The Seasoned Franciscan - Cooking Joyfully

Easy Vegetable Frittata

By Vicki Lopez-Kaley (Meatless) on Monday, March 6th 2023

Makes 6 servings

10 large eggs
5 T heavy cream, half-and-half or whole milk
3/4 tsp salt
1/4 tsp fresh ground black pepper
1 C (4 ounces) shredded cheese, like cheddar or Fontina
1 T olive oil
1 1/2 C vegetables total
*Choose 2 or 3, such as onion, mushrooms, diced peppers, zucchini, small cooked broccoli florets, potatoes or carrots. May be raw, fresh or cooked leftovers.
1 1/2 C packed baby spinach (optional)
*If using frozen veggies, thaw and squeeze the moisture out.
Chopped or torn fresh herbs like parsley, chives or dill (optional).


  1. Heat oven to 350 degrees Fahrenheit.
  2. In a medium bowl, whisk eggs with cream, 1/2 tsp of the salt, pepper and cheese.
  3. Heat olive oil in an oven-safe 10-inch skillet on medium high heat. (Non-stick or a well-seasoned cast iron pan are best).
  4. Add vegetables (except spinach). Cook, stirring every once in a while until the they are soft and have a little bit of color; about 5 minutes.
  5. Season with 1/4 tsp of salt, then add the spinach. Toss the spinach around the pan until it’s slightly wilted and bright green.
  6. Whisk egg mixture once more, then pour into the skillet. Move the pan back and forth to distribute the egg around the vegetables. Stir and cook until edges start to pull away from the pan, 5-7 minutes.
  7. Slide the skillet into the preheated oven. Bake for 16-18 minutes, until the eggs are barely set and the frittata trembles — like jello — when you give the pan a gentle shake. Keep an eye on it as it bakes and check the frittata a few minutes before it’s supposed to be done.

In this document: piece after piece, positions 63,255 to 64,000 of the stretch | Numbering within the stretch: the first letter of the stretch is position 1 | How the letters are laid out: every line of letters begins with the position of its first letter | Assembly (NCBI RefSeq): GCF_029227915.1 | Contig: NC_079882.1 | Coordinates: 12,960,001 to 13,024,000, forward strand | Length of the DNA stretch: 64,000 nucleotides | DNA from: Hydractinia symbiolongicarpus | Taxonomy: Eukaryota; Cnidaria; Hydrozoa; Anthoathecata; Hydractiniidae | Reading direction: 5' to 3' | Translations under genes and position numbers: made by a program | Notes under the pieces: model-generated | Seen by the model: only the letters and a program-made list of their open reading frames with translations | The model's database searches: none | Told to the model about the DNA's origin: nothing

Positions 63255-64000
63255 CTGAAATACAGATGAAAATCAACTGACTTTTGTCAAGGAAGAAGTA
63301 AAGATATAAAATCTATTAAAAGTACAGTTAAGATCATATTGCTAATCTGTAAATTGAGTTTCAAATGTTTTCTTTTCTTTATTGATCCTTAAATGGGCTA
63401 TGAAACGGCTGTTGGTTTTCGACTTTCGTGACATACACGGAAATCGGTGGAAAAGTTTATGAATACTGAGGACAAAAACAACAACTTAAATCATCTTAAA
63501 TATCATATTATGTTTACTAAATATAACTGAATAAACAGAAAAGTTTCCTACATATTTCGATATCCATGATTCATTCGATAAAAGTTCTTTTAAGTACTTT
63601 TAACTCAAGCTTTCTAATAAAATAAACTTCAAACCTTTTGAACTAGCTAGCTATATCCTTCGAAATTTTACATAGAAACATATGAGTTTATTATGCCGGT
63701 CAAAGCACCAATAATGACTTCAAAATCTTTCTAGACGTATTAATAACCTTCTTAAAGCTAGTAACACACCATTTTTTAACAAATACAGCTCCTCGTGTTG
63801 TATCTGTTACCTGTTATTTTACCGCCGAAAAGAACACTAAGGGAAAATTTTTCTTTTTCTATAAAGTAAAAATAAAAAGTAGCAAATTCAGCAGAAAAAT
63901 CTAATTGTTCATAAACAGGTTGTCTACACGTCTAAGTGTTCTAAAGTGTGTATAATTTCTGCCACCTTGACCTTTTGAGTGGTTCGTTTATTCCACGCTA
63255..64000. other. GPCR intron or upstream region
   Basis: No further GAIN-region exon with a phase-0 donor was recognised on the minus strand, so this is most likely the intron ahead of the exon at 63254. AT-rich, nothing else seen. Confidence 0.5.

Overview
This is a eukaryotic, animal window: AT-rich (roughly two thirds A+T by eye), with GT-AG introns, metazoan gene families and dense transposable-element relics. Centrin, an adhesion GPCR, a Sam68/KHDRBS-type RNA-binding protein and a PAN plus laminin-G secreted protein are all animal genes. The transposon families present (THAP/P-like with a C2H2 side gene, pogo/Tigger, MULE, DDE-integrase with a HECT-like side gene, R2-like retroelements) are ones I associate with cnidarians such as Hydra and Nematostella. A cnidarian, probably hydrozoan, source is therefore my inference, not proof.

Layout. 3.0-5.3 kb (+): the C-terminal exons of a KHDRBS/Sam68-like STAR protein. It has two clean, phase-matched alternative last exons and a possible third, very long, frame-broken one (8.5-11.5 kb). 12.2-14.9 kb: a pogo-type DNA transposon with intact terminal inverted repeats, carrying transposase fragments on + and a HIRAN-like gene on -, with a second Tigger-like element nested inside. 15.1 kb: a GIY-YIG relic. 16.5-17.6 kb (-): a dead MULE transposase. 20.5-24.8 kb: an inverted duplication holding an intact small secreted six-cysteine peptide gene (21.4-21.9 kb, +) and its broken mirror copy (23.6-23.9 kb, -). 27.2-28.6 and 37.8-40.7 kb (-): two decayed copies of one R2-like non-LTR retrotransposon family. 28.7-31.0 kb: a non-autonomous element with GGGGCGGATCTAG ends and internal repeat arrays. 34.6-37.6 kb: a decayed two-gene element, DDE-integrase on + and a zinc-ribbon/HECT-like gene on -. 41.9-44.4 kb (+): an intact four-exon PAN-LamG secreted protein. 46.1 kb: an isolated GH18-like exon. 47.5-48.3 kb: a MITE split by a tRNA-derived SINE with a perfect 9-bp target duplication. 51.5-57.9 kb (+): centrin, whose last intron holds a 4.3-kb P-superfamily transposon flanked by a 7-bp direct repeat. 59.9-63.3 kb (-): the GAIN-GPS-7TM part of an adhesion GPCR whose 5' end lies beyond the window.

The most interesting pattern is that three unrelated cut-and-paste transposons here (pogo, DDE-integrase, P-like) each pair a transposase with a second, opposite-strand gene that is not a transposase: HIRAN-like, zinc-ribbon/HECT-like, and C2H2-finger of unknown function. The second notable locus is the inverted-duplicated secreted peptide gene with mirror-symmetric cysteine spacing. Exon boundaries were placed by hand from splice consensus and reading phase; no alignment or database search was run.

8. Serve hot or cold with fresh herbs on top.

Frittata is good for breakfast, lunch or dinner and a great way to use whatever veggies you have on hand or leftover pasta. It’s easier than quiche, but may take practice to get it set how you like it!

My Italian heritage is the source of this family favorite. My grandmother made it completely on the stovetop, using a big Rubbermaid spatula to slowly ease cooked eggs to the center without scrambling them. She could flip the whole thing in the pan, to get both sides cooked perfectly. This was not genius, just experience! (She’d been learning to cook since she was eight!) Does she sound like a grandma or great-grandma in your ancestry? What meatless dishes come to you from your food heritage? We’ll be sharing some this Lent!

About the price of eggs:
Eggs have long been an economical source of protein and remain so, even in with the prices we’ve seen in the last year. “The average price of a dozen eggs goes up and up and that’s for the cheapest kinds” says Marion Nestle, author of Food Politics.  Egg prices now may show signs of coming down.  As of February 24, 2023 the average price was $2.45 a dozen

Reasons for high egg prices are listed by the New York Times as follows, according to Nestle, dietician, author and public health and food systems expert:

  • Inflation
  • The war in Ukraine
  • Higher feed costs
  • Higher energy costs (those hens have to be kept warm)
  • Avian flu (44 million hens died or were killed)
  • Higher-than-normal demand
  • “It could get worse.” Nestle continues. “Avian flu infects animals as well as birds and could infect us. How’s that for a cheery thought? Small egg farms, anyone?”

Seriously, do any of you get eggs from a local organic free-range egg farmer? It makes sense for the animals, our environment, the local economy and the taste!

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